Donor Screening Recommendations to Reduce the Risk of Transmission of Zika Virus by Human Cells, Tissues, and Cellular and Tissue-Based Products

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1 Donor Screening Recommendations to Reduce the Risk of Transmission of Zika Virus by Human Cells, Tissues, and Cellular and Tissue-Based Products Guidance for Industry This guidance is for immediate implementation. FDA is issuing this guidance for immediate implementation in accordance with 21 CFR (g)(2) without initially seeking prior comment because the agency has determined that prior public participation is not feasible or appropriate. FDA invites comments on this guidance. Submit one set of either electronic or written comments on this guidance at any time. Submit electronic comments to Submit written comments to the Division of Dockets Management (HFA-305), Food and Drug Administration, 5630 Fishers Lane, Rm. 1061, Rockville, MD You should identify all comments with the docket number listed in the notice of availability that publishes in the Federal Register. FDA will review any comments we receive and revise the guidance when appropriate. Additional copies of this guidance are available from the Office of Communication, Outreach and Development (OCOD), New Hampshire Ave., Bldg. 71, Rm. 3128, Silver Spring, MD , or by calling or , or or from the Internet at nces/default.htm. For questions on the content of this guidance, contact OCOD at the phone numbers or address listed above. U.S. Department of Health and Human Services Food and Drug Administration Center for Biologics Evaluation and Research March 2016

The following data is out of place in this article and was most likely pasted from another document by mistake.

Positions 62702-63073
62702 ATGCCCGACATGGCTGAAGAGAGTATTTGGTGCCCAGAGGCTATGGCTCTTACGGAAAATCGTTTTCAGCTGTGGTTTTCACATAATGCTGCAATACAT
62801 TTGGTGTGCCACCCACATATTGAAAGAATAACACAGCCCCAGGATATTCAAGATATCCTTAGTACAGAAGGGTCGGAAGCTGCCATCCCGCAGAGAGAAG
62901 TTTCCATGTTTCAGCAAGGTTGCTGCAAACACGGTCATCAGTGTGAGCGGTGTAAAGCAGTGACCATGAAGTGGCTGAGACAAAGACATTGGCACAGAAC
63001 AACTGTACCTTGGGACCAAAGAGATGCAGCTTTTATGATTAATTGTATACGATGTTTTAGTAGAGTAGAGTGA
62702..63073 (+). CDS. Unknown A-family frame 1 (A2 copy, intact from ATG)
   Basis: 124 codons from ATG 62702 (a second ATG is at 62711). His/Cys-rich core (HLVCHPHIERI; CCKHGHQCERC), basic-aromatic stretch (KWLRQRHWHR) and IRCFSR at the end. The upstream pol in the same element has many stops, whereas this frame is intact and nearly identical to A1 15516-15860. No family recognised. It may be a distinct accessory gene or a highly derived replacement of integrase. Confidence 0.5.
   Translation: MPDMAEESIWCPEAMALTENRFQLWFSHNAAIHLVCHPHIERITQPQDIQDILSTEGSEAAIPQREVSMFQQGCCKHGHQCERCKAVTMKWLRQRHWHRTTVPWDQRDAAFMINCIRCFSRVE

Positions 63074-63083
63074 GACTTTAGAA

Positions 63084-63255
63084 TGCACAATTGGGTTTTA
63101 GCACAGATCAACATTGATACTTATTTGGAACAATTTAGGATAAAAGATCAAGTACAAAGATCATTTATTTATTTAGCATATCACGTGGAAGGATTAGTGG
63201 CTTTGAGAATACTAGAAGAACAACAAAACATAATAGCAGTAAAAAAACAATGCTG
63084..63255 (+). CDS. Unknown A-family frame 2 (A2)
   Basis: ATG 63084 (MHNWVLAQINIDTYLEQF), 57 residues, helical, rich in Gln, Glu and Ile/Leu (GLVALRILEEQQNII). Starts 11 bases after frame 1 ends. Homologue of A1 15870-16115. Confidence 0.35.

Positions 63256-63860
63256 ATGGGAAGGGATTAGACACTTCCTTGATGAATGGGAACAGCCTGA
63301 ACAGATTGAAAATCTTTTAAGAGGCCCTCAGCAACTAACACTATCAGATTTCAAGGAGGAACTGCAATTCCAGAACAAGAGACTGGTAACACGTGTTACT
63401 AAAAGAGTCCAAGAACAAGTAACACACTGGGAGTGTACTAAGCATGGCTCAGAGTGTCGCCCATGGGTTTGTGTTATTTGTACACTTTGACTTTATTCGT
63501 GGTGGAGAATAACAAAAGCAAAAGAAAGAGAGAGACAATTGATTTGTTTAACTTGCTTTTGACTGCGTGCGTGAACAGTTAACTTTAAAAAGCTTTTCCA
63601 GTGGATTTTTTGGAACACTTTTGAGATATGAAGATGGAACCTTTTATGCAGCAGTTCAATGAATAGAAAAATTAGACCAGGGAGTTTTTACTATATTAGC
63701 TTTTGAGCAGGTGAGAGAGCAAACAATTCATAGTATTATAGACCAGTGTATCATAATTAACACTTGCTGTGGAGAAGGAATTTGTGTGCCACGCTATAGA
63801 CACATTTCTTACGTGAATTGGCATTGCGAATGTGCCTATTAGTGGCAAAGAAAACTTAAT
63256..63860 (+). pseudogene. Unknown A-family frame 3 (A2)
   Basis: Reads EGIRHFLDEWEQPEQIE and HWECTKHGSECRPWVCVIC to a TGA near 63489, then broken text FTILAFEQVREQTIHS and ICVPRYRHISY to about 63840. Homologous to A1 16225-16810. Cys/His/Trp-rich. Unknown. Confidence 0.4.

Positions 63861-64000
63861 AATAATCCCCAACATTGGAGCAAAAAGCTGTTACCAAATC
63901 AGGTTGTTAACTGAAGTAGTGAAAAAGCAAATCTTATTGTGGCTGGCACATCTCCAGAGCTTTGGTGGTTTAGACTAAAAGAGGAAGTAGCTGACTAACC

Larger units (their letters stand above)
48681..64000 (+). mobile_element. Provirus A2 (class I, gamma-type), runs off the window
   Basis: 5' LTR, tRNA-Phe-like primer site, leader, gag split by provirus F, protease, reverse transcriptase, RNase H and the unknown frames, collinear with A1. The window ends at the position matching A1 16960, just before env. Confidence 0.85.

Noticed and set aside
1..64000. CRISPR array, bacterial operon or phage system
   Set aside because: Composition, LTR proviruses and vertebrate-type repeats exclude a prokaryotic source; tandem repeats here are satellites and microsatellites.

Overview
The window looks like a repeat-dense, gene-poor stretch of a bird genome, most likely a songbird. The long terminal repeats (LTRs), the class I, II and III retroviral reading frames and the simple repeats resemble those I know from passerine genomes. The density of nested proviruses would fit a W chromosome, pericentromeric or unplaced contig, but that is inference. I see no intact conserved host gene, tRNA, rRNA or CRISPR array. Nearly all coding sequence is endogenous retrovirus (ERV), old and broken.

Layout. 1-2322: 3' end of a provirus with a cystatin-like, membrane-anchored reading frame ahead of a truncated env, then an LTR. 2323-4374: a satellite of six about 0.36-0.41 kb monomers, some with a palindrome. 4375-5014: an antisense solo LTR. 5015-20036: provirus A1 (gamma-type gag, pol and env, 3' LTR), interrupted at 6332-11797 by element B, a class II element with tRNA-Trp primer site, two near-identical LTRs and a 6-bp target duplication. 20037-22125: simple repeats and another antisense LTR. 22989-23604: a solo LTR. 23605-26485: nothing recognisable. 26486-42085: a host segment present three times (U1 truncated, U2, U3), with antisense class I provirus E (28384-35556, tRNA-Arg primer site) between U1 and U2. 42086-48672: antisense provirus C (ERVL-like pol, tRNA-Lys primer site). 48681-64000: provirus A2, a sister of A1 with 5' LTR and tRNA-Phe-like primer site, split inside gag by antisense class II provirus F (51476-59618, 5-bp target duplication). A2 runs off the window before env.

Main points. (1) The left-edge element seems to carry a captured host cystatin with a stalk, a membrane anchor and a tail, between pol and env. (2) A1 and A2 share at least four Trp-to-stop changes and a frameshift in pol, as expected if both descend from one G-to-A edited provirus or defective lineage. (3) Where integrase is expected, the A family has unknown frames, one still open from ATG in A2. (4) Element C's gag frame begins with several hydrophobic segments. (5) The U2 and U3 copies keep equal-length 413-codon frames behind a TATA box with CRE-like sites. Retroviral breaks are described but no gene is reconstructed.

2 Table of Contents I. INTRODUCTION... 1 II. BACKGROUND... 1 A. ZIKV Epidemiology and Public Health Impact... 1 B. Potential for Transmission of ZIKV by Blood Products and Solid Organs... 2 C. Potential for Transmission of ZIKV by HCT/Ps... 3 III. DISCUSSION... 4 IV. RECOMMENDATIONS... 4 A. Recommendations for Living Donors of HCT/Ps... 5 B. Recommendations for Non-Heart-Beating (Cadaveric) Donors of HCT/Ps... 5 V. IMPLEMENTATION... 5 VI. REFERENCES... 6 i